University of Tasmania

File(s) under permanent embargo

Gaining or cutting SLAC: the evolution of plant guard cell signalling pathways

posted on 2023-05-21, 00:10 authored by Frances SussmilchFrances Sussmilch, Maierhofer, T, Herrmann, Js, Voss, LJ, Lind, C, Messerer, M, Muller, HM, Bunner, MS, Ache, P, Mayer, KFX, Becker, D, Roelfsema, MRG, Geiger, D, Schultz, J, Hedrich, R
The evolution of adjustable plant pores (stomata), enabling CO2 acquisition in cuticle wax-sealed tissues was one of the most significant events in the development of life on land. But how did the guard cell signalling pathways that regulate stomatal movements evolve? We investigate this through comparison of fern and angiosperm guard cell transcriptomes. We find that these divergent plant groups share expression of similar genes in guard cells including biosynthesis and signalling genes for the drought stress hormone abscisic acid (ABA). However, despite conserved expression in guard cells, S-type anion channels from the SLAC/SLAH family – known for ABA-mediated stomatal closure in angiosperms – are not activated by the same pathways in ferns, highlighting likely differences in functionality. Examination of other land plant channels revealed a complex evolutionary history, featuring multiple gains or losses of SLAC activation mechanisms, as these channels were recruited to a role in stomatal closure. Taken together, the guard cells of flowering and non-flowering plants share similar core features, but also show lineage-specific and ecological niche-related adaptations, likely underlying differences in behaviour.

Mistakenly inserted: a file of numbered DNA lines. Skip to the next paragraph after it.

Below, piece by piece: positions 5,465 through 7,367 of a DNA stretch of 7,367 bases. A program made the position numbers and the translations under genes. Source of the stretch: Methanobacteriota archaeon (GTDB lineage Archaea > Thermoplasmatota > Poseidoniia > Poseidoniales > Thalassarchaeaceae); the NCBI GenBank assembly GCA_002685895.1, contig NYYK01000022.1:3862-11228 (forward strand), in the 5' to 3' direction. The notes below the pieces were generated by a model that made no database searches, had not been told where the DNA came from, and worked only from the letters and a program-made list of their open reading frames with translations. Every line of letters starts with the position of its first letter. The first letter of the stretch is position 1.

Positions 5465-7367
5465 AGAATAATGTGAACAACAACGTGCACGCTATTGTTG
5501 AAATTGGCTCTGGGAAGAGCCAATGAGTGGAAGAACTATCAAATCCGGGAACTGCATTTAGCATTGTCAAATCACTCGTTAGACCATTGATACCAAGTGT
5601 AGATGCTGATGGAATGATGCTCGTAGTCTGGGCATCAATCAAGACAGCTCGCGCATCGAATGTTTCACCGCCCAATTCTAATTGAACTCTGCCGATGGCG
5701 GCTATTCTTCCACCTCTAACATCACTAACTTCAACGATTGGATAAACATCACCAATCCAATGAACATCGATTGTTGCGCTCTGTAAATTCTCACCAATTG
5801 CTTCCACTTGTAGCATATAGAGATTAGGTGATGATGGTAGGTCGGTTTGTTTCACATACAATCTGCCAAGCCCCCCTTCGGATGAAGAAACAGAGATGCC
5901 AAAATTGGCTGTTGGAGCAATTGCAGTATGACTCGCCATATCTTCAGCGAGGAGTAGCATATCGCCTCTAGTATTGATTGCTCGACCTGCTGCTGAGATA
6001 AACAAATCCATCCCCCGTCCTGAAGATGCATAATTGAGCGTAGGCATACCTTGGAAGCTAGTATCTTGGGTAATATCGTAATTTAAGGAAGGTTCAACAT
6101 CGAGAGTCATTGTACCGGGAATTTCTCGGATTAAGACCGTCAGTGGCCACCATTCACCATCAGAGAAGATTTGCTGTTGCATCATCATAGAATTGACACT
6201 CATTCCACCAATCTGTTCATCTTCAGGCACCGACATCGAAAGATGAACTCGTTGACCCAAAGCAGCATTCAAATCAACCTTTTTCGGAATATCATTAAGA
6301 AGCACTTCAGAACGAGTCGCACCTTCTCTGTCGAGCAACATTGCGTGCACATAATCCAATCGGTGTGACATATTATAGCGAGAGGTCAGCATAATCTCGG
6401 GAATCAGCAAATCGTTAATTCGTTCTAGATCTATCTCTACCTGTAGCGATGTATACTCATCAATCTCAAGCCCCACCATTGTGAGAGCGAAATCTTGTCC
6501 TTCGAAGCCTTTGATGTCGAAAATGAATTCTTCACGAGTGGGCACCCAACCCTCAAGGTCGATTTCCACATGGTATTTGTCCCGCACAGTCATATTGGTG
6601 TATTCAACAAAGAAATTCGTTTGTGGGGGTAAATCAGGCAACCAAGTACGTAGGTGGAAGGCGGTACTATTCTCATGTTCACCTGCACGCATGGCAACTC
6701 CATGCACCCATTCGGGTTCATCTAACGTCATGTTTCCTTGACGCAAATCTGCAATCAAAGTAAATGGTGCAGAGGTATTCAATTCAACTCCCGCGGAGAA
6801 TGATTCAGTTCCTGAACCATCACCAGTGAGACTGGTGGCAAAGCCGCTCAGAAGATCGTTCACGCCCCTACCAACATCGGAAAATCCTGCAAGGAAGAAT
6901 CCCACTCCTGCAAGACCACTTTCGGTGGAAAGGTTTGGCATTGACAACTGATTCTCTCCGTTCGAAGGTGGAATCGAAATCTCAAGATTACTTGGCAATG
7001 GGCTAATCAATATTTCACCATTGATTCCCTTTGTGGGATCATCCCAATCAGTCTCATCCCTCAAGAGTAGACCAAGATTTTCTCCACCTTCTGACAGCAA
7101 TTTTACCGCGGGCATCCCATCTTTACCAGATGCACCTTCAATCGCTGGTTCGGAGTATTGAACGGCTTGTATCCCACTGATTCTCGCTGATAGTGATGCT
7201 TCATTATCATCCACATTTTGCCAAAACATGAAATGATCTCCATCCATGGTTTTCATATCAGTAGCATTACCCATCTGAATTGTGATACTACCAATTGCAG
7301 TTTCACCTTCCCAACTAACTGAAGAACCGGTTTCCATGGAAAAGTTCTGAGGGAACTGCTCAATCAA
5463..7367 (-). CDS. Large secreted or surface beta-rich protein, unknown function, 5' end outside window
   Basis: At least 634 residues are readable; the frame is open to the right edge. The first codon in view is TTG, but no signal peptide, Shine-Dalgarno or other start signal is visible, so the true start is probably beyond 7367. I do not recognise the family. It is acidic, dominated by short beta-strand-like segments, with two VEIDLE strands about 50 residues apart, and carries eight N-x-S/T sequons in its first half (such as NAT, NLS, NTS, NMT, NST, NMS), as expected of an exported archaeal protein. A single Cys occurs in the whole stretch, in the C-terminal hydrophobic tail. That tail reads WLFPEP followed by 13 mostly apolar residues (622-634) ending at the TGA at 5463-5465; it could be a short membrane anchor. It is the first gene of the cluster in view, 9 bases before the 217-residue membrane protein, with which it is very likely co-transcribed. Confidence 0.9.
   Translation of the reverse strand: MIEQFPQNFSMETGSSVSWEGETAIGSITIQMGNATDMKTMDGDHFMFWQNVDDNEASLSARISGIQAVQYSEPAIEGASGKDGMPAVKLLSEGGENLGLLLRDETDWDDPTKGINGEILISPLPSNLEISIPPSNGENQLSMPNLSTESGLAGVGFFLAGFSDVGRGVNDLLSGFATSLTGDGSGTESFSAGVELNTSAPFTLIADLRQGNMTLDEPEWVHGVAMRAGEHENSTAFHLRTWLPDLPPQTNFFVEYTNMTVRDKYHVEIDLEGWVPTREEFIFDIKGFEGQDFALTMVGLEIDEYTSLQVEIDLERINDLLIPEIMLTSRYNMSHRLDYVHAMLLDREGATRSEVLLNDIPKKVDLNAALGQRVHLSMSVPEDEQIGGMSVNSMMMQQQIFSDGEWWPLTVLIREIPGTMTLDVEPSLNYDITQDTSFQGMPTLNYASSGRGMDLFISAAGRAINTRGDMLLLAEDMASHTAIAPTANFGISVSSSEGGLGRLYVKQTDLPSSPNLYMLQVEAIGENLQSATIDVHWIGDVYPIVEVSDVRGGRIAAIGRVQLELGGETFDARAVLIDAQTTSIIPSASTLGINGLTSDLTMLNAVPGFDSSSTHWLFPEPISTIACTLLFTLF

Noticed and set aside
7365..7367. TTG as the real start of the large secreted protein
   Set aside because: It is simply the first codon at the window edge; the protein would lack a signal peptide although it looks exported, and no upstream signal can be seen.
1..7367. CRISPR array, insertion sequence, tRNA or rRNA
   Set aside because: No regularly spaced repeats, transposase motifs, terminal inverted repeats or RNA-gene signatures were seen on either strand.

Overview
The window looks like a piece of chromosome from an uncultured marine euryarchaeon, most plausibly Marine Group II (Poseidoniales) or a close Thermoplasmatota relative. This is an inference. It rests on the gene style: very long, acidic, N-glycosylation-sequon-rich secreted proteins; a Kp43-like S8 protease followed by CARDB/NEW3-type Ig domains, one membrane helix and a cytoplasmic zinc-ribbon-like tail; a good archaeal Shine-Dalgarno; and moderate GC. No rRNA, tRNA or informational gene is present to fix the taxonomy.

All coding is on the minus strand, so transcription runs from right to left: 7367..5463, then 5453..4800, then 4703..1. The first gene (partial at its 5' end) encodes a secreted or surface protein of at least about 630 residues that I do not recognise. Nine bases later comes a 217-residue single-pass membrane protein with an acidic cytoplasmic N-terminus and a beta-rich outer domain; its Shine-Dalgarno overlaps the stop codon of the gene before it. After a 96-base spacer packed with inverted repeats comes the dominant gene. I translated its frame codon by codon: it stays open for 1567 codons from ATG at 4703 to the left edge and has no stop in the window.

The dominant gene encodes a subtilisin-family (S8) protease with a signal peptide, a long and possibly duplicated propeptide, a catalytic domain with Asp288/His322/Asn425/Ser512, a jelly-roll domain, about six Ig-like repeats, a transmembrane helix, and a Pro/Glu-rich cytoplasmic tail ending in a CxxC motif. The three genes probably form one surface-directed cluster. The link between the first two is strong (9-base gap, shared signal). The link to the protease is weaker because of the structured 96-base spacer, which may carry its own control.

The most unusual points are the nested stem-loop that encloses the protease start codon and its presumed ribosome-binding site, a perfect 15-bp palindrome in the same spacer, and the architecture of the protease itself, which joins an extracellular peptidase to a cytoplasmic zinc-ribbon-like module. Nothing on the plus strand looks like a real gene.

Australian Research Council



School of Natural Sciences

Preprint server


Repository Status

  • Restricted

Socio-economic Objectives

Expanding knowledge in the biological sciences